Gig review: Billy Talent, Leeds O2 Academy

Billy Talent rocked the Leeds O2 Academy on Thursday night as they returned to the UK on a European tour of their fifth studio album, 'Afraid of Heights'.  Picture: Dustin Rabin

Billy Talent rocked the Leeds O2 Academy on Thursday night as they returned to the UK on a European tour of their fifth studio album, 'Afraid of Heights'. Picture: Dustin Rabin

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Canadian punk-rock royalty Billy Talent had a packed Leeds O2 Academy bouncing as they returned with awesome energy and gave fans a welcome live airing of hits from their fifth studio album Afraid of Heights.

Last seen on a full UK tour in autumn 2012 on the back of fourth record Dead Silence, the five-piece appeared in Leeds three months after the release of Afraid of Heights and with a week and a half of their latest European tour under their belts.

After supporting acts Say Yes and Young Guns had warmed up the crowd, Billy Talent emerged to a raucous reception.

Among their number was Say Yes drummer and fellow Canadian, Jordan Hastings, who recorded drums for Afraid Of Heights. He is standing in for the band’s original drummer Aaron Solowoniuk who has been sitting out the action in the studio and on tour as he continues his longstanding battle with multiple sclerosis.

Solowoniuk is some talent, but his deputy is proving more than capable and there was great synergy in a polished performance that saw the band feast on a setlist that romped through some of the standout tunes from their new album, as well as dipping into what is now an extensive back catalogue.

Dressed in red short-sleeve shirts and skinny black trousers, frontman Benjamin Kowalewicz - blonde locks falling over his eyes - led the assault as the band got off to an explosive start with Devil in a Midnight Mass from album two.

It didn’t take long for a mosh pit to assemble and the band should be pleased with the fervorous reaction to new hits Big Red Gun, The Crutch, Ghost Ship of Cannibal Rats, Louder Than the DJ and album title track, Afraid of Heights.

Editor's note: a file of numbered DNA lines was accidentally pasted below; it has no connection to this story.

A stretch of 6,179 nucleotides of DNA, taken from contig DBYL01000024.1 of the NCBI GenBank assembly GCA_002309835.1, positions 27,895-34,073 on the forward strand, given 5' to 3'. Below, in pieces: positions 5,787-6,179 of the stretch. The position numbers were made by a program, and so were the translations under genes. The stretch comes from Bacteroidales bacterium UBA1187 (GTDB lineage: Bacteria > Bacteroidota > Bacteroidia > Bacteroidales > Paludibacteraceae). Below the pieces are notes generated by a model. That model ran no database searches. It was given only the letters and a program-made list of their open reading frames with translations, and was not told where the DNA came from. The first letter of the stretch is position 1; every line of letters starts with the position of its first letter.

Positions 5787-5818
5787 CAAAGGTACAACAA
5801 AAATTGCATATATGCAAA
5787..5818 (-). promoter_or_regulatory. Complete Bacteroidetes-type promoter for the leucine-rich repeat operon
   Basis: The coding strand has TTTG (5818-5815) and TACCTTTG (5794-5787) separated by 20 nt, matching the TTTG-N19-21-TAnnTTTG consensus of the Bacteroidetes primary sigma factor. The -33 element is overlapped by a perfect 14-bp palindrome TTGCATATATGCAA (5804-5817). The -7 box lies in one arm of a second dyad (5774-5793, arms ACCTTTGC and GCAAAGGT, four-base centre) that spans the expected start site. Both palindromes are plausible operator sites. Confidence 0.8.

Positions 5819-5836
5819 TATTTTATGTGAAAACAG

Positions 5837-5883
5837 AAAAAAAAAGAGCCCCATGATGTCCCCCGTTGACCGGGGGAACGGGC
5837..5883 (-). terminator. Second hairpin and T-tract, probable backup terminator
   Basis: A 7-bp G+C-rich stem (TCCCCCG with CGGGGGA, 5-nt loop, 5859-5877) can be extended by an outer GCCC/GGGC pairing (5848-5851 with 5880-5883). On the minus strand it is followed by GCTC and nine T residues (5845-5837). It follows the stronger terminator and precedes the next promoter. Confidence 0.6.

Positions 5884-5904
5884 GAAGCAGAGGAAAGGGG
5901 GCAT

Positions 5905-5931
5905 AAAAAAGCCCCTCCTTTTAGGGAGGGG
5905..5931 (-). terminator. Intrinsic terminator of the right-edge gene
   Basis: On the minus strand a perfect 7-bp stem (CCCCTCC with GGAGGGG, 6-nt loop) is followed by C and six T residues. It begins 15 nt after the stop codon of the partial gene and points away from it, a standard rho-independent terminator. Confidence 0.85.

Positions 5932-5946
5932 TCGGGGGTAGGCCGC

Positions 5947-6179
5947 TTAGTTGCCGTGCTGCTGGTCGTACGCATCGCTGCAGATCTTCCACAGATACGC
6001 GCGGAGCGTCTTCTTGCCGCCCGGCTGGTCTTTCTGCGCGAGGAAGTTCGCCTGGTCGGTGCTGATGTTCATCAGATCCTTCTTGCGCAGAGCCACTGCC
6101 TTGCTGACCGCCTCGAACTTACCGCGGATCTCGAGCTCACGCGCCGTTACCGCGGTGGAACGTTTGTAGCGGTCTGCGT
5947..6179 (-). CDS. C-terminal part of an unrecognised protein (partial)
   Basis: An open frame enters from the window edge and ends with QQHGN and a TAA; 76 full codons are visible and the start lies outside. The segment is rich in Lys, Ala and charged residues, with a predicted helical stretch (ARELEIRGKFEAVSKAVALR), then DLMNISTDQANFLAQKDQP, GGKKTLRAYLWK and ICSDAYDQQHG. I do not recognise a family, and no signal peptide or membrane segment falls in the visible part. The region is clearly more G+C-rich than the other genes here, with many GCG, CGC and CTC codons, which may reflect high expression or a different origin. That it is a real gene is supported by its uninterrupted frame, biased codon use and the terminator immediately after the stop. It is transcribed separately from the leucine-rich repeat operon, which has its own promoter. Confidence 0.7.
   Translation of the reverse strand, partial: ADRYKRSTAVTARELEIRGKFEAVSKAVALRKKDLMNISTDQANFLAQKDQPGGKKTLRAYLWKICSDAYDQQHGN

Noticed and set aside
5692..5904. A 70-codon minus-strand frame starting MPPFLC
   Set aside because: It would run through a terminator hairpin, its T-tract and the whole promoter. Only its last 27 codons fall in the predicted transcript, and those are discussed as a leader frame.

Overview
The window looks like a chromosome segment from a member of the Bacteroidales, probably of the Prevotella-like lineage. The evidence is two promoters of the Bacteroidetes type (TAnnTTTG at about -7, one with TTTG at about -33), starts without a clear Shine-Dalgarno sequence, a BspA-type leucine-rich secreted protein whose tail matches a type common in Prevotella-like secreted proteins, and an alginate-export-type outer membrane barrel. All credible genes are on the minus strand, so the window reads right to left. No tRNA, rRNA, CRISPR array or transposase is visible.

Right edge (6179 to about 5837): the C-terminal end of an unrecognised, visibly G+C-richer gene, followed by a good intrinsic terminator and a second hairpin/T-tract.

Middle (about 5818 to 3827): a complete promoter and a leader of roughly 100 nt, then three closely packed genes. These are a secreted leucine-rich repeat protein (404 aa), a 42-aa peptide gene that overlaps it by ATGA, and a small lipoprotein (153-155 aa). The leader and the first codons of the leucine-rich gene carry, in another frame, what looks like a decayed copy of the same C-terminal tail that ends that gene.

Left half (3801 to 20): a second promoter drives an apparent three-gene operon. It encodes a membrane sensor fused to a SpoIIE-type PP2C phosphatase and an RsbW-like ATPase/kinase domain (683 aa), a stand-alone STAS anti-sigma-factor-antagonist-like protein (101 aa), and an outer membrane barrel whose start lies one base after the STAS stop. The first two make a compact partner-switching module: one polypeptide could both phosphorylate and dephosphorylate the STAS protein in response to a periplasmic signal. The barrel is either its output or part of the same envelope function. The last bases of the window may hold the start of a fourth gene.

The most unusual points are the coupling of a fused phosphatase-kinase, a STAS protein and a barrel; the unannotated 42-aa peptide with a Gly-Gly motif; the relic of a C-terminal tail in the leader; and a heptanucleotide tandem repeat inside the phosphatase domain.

Billy Talent’s material has always been loaded with social commentary, and Big Red Gun tells of the precarious state of current international affairs, while Ghost Ship of Cannibal Rats is a melodic outburst of fury at our blindsighted attitude to the future.

Each of their albums has a sugar sweet track packed with adrenaline and a catchy chorus that is easy on the ear, and Louder Than the DJ is exactly that on Afraid of Heights. Kowalewicz belts out, “The lights go down, the crowd explodes!” during this number and it befitted the euphoria being played among the audience.

On Kowalewicz screamed and sang, standing on a speaker at one point to share his disgust at Donald Trump, as the band launched into classic material: This Suffering, Rusted from the Rain, Leave Them All Behind, Pins and Needles, Surrender, River Below, The Navy Song

Surprise Surprise and Viking Death March.

Some of their most barnstorming numbers were rolled out for the encore and if the crowd had not hit fever pitch before now then, Try Honesty, Fallen Leaves and, via a long lead in, Red Flag ensured no-one stopped for breath in a frantic blast to the finish.

Billy Talent are back.

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